Molecular dynamics of xenon in cryptophane-A
1University of Oulu, Faculty of Science, Physics
|Online Access:||PDF Full Text (PDF, 7.5 MB)|
|Persistent link:|| http://urn.fi/URN:NBN:fi:oulu-202112089256
Oulu : P. Hilla,
|Publish Date:|| 2021-12-09
|Thesis type:||Master's thesis
Vaara, Juha Tapani
Vaara, Juha Tapani
Telkki, Ville-Veikko Aukusti
The classical nuclear magnetic resonance (NMR) relies on abundant sources of hydrogen nuclei, usually in water and fat of biological tissue. This renders the detection of biochemical phenomena at very low concentrations not feasible. If the details of the microsopic phenomena were understood, a description of, e.g., diseases at a molecular level, could be given. This calls for development of new microscopic machines that are capable of molecular recognition in a desired environment.
Xenon NMR biosensors have risen as promising candidates of novel molecular probes. They combine the known advantages of NMR with the chemical shift sensitivity of xenon that functions as a guest atom in a functionalised host molecule. The principle of the method is the following: When the biosensor binds to a target molecule, e.g., a specific protein produced by cancer cells, via the so-called targeting units of the host molecule, the chemical structure of the host changes. Through a network of interactions, this change is carried out to the electron cloud of xenon. Due to extreme sensitivity of the electron cloud, even the smallest chemical changes of the host structure can be seen in the NMR spectrum of the xenon nucleus.
Cryptophanes are a well-documented and a popular category of host molecules for the biosensor application. They are spherical in shape and have a hydrophobic cavity, capable of atomic and molecular encapsulation via non-covalent van der Waals interactions. Cryptophanes meet with majority of the requirements of potential host molecules for xenon biosensors. Detailed microscopic description of the non-covalent interactions of xenon cryptophane complexes is experimentally very difficult, so computational modeling is required.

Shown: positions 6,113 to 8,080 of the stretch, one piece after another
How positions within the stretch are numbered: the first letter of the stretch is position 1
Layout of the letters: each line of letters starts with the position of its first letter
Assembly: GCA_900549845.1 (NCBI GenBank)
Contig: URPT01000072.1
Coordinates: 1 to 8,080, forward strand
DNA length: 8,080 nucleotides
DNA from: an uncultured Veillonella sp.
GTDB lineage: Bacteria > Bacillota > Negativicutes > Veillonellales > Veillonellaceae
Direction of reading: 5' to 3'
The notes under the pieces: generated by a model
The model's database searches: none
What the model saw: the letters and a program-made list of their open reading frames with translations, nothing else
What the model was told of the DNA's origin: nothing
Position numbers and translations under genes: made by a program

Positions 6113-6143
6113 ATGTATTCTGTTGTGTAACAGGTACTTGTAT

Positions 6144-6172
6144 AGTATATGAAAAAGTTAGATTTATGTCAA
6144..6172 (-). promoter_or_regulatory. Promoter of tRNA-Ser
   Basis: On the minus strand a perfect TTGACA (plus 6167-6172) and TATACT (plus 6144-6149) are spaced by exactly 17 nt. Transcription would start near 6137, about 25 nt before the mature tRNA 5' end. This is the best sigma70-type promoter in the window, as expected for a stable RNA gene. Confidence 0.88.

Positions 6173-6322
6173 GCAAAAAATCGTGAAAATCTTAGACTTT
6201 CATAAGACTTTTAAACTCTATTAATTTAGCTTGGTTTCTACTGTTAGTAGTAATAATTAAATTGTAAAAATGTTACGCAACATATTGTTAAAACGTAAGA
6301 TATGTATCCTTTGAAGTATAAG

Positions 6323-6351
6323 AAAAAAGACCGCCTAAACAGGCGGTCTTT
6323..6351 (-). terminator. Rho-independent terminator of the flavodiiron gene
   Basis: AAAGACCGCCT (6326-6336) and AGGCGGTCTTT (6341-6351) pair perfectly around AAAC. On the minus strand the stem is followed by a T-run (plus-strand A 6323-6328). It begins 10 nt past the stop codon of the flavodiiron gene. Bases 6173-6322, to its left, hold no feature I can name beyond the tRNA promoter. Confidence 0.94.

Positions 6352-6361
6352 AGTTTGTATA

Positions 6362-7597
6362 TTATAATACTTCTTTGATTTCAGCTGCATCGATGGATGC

In this thesis, the host-guest interactions between xenon and cryptophane-A are studied. Cryptophane-A is a simple and a commonly used variant of the cryptophane molecules. In the present work, no targeting units are attached on the host structure, so the studied system is a prototype of a complete xenon biosensor. In particular, xenon binding free energy and complexation mechanism with the host molecule, as well as the role of water molecules as explicit solvent are investigated.
Molecular dynamics (MD) and metadynamics (MTD) simulations were performed at semiempirical and force-field levels of theory to study the potential xenon biosensor in its natural solvent environment. The MD outputs were used to calculate the binding free energy of xenon through a thermodynamic cycle, and also to compute the exchange dynamics of water molecules with the cryptophane host. The dissociation of xenon from the cryptophane-A, which is an extremely rare event at the molecular time scale, could be reproduced by the MTD simulations.
The simulations provided insight into the xenon biosensor host-guest interactions at a molecular level. The binding free energy results are in good agreement with existing experimental and computational values. For the first time, the complexation mechanism and route of xenon from the cryptophane host was identified. In the present simulations, xenon was found to dissociate in three qualitatively different processes, each initialised by the inclusion of water molecules. The obtained exchange dynamics and mean residence times of water molecules are in agreement with previous computational results.
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